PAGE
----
23. The remote control system of claim 21, wherein the portable device is a smartphone, a laptop computer, or a netbook computer.
24. The remote control system of claim 21, wherein the portable device is configured to wirelessly transmit the packetized remote control codes to the router.
25. The remote control system of claim 20, wherein the translator is configured to translate the packetized remote control codes from the first format to the second format.
26. The remote control system of claim 25, wherein the first format is a network format and the second format is a radio frequency (RF) format.
27. The remote control system of claim 26, wherein the first format is a TCP/IP format.
28. The remote control system of claim 20, wherein the router is configured to receive the packetized remote control codes transmitted wirelessly to the router.
29. A combined translator-blaster device configured to control a set of consumer electronic devices comprising:
a network interface controller configured to receive packetized remote control codes from a router on a first network via a network link, wherein the packetize remote control codes are in a first format;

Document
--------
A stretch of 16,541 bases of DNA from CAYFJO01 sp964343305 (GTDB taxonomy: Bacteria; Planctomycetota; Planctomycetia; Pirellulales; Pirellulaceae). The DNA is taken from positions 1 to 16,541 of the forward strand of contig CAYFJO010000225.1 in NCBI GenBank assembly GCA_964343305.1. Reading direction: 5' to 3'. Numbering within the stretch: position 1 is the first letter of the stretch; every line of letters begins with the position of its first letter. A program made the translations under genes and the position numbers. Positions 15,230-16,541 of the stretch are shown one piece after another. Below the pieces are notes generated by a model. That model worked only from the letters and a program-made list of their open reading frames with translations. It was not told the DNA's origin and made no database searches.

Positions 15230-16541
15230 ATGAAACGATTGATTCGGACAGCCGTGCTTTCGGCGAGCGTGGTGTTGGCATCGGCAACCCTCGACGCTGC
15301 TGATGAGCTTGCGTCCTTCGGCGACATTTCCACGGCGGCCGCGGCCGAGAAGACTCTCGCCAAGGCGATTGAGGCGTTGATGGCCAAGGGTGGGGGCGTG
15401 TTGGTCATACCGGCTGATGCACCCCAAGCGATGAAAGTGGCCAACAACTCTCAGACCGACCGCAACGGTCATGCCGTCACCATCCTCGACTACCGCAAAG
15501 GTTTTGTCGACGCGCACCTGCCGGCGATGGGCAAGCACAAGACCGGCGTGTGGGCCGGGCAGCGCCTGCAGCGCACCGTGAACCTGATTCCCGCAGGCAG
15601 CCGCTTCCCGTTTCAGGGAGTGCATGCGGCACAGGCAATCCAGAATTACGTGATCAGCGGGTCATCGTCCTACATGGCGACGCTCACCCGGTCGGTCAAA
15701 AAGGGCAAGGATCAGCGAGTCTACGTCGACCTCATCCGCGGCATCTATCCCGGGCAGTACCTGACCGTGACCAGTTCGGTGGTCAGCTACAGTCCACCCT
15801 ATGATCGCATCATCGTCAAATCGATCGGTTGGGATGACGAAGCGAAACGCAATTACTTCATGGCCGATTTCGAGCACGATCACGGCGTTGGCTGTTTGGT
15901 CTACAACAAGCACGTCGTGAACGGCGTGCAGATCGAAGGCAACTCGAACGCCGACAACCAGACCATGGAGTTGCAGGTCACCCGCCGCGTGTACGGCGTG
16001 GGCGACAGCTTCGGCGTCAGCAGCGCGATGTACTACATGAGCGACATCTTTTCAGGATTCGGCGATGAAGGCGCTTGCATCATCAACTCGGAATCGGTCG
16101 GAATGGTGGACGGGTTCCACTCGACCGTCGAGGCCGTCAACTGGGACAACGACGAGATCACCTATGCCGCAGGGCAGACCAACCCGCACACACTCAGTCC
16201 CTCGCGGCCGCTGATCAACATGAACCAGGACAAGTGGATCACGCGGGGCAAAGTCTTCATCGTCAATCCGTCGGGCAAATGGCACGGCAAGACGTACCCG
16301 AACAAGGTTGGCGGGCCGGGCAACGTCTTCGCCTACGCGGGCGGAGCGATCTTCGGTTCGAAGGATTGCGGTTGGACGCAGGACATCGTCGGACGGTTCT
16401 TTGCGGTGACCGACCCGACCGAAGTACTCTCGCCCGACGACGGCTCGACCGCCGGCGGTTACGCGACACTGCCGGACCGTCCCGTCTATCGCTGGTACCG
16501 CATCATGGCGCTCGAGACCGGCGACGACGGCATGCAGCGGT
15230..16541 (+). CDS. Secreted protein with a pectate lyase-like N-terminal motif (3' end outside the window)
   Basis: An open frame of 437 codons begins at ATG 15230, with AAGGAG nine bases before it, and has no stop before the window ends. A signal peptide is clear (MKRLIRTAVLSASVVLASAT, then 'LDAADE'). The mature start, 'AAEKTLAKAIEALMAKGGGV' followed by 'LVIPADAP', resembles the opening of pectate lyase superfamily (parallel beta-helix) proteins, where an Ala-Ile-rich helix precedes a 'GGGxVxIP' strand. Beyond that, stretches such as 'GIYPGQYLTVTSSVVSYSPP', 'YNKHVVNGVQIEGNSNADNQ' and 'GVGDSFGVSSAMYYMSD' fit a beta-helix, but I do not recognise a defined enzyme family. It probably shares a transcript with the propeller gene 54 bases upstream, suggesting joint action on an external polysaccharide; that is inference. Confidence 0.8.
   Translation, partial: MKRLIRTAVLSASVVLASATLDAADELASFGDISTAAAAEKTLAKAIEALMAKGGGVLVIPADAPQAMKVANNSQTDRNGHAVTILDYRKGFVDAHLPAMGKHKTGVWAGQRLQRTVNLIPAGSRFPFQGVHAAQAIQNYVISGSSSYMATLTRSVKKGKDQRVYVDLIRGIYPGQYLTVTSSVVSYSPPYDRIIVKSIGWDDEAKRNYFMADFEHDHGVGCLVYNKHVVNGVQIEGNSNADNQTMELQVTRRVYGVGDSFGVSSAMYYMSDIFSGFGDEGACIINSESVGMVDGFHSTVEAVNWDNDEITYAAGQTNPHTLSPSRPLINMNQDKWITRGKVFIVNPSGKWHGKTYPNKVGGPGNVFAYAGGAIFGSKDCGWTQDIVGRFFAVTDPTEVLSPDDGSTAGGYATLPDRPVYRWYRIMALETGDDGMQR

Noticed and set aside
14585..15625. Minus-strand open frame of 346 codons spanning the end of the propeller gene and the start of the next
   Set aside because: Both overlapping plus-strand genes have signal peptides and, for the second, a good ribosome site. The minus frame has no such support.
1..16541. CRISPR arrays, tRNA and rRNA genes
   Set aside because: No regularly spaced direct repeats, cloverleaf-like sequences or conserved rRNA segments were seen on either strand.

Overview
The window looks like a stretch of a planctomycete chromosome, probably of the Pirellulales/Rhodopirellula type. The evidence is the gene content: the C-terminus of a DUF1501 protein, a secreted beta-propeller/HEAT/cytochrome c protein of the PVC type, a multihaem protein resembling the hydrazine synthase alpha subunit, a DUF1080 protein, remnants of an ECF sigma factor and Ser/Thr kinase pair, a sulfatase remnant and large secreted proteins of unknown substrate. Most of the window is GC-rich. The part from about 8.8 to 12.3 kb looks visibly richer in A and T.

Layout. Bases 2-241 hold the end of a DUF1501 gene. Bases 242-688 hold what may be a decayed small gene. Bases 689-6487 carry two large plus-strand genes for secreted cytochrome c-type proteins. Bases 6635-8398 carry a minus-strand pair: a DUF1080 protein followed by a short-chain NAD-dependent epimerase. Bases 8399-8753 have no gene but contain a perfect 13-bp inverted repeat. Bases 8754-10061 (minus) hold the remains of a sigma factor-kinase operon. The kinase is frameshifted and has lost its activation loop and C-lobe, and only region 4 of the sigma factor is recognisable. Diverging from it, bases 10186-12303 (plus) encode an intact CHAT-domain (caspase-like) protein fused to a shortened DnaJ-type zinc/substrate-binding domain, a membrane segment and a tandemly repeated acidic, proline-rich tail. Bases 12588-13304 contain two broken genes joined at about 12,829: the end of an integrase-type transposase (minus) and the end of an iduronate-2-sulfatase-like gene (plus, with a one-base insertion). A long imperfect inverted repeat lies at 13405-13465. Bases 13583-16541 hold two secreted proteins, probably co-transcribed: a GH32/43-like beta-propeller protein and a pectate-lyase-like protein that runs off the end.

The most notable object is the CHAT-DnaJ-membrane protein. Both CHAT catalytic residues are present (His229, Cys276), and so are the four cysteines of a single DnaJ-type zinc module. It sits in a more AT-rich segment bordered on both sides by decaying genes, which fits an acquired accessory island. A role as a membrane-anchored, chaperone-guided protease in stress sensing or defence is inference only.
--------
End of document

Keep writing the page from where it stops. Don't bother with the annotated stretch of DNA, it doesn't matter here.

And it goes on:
a non volatile memory;
a control signal transmitter configured to transmit the packetized remote control codes in the set of second formats to the set of consumer-electronic devices; and
a microprocessor connected to the network interface controller to receive information from the first network and transmit information to the first network, the microprocessor also being connected to the non volatile memory , the microprocessor also being connected to the control signal transmitter to transmit the packetized remote control codes to the set of consumer-electronic devices and the microprocessor being responsive to information received from the first network to cause the control signal transmitter to transmit the packetized remote control codes to the set of consumer-electronic devices to alter the state of the set of consumer-electronic devices.